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Bessie Love (born Juanita Horton; September 10, 1898 – April 26, 1986) was an American motion picture actress who achieved prominence playing innocent young girls and wholesome leading ladies in silent films and early talkies.[4] Her acting career spanned eight decades, and her performance in The Broadway Melody (1929) earned her a nomination for the Academy Award for Best Actress.[5]

Bessie Love
Portrait of Bessie Love
Bessie Love circa 1918
Born
Juanita Horton

(1898-09-10)September 10, 1898
DiedApril 26, 1986(1986-04-26) (aged 87)
OccupationActress
Years active1915–83
Height5 ft 0 in (1.52 m)[1]
Weight100 lb (45 kg)[1]
Spouse(s)
William Hawks
(m. 1929; div. 1936)
[3]
ChildrenPatricia (b. 1932)[3]

Contents

Early lifeEdit

Bessie Love was born in Midland, Texas.[1] She attended school in Midland until she was in the eighth grade,[citation needed] when her chiropractor father moved his family to Arizona, New Mexico, and then to Hollywood.[2]

CareerEdit

The silent eraEdit

 
Bessie Love and Douglas Fairbanks in The Good Bad Man (1916), here listed under the title, Coyote o' The Rio Grande.

On actor Tom Mix's recommendation that she "get into pictures",[6] Love's mother sent her to Biograph Studios, where she met pioneering film director D. W. Griffith. Griffith, who introduced Bessie Love to films, also gave the actress her screen name. He gave her a small role in his film Intolerance (1916). Love dropped out of Los Angeles High School to pursue her film career, although she completed her diploma many years later.[7]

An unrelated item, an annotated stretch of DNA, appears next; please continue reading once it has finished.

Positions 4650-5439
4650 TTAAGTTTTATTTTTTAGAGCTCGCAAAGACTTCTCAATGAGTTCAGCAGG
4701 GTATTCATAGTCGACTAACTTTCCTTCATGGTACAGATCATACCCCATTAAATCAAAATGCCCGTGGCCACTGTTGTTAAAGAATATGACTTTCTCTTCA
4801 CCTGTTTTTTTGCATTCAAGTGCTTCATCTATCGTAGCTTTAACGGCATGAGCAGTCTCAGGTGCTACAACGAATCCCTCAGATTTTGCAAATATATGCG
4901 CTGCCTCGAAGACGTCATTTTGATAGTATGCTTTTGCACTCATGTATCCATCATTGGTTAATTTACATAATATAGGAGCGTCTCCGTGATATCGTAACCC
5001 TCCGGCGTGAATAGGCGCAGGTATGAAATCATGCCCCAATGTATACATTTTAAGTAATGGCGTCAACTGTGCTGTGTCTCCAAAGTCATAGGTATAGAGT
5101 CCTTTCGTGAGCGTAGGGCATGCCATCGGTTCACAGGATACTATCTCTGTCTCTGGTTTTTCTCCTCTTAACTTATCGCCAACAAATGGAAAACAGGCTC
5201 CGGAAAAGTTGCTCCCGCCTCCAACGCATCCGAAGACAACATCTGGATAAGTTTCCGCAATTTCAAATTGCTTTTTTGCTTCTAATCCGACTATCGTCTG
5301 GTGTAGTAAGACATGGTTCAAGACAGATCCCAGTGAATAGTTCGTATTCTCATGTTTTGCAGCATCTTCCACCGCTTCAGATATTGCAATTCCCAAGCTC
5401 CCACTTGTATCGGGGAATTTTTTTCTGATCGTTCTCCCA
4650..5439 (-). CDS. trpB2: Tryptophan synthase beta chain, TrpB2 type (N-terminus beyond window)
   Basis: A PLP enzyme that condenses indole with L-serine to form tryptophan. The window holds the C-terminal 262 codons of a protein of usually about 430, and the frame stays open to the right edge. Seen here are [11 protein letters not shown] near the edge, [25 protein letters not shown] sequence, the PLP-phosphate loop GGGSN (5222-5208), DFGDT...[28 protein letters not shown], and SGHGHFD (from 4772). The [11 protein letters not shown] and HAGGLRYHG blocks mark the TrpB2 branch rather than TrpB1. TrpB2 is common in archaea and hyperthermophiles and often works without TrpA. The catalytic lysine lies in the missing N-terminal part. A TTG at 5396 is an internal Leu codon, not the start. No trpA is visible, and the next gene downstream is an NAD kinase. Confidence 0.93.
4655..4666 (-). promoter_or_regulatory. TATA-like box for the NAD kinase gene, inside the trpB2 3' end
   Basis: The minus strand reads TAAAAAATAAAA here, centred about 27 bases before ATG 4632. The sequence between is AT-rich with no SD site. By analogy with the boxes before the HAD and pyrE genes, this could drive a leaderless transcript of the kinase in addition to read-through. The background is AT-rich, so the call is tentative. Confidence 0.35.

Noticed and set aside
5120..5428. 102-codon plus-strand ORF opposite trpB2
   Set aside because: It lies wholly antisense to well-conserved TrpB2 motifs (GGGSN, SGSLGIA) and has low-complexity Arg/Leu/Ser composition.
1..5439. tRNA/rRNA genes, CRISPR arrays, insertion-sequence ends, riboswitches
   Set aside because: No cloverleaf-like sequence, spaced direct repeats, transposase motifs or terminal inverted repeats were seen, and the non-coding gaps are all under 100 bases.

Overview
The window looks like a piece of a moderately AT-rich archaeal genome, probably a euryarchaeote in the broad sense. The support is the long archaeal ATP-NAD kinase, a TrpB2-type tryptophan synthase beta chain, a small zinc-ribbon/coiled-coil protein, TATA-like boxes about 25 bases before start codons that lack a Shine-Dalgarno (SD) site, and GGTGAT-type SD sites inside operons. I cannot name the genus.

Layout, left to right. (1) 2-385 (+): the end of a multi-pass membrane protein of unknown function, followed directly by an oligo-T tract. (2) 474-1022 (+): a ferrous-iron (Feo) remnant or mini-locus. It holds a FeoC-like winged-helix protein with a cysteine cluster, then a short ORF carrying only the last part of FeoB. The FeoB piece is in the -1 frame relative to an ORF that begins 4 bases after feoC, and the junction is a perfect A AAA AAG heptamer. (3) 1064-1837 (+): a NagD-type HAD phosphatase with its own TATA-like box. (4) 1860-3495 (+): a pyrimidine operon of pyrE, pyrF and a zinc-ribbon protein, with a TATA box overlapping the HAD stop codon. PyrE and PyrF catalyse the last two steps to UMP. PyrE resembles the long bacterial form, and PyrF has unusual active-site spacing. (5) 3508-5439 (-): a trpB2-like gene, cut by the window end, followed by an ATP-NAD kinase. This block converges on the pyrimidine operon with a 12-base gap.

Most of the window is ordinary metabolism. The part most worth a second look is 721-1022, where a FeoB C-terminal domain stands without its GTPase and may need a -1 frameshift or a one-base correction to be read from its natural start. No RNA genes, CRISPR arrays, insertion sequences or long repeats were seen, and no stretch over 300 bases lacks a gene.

Her "first role of importance" was in The Flying Torpedo.[8] She later appeared opposite William S. Hart in The Aryan and with Douglas Fairbanks in The Good Bad Man, Reggie Mixes In, and The Mystery of the Leaping Fish (all 1916). In her early career, she was often compared to Mary Pickford,[9] and was even called "Our Mary" by Griffith.[10]

 
Advertisement for The Great Adventure (1918)
 
The Wishing Ring Man (1919)

Love took an active role in the management of her career, upgrading her representation to Gerald C. Duffy, the former editor of Picture-Play Magazine,[11] and publicizing herself by playing the ukulele and dancing for members of the military.[12] Even glowing reviews of her films criticized the venues in which they were shown, citing this as a reason she was not a more awarded actress.[13]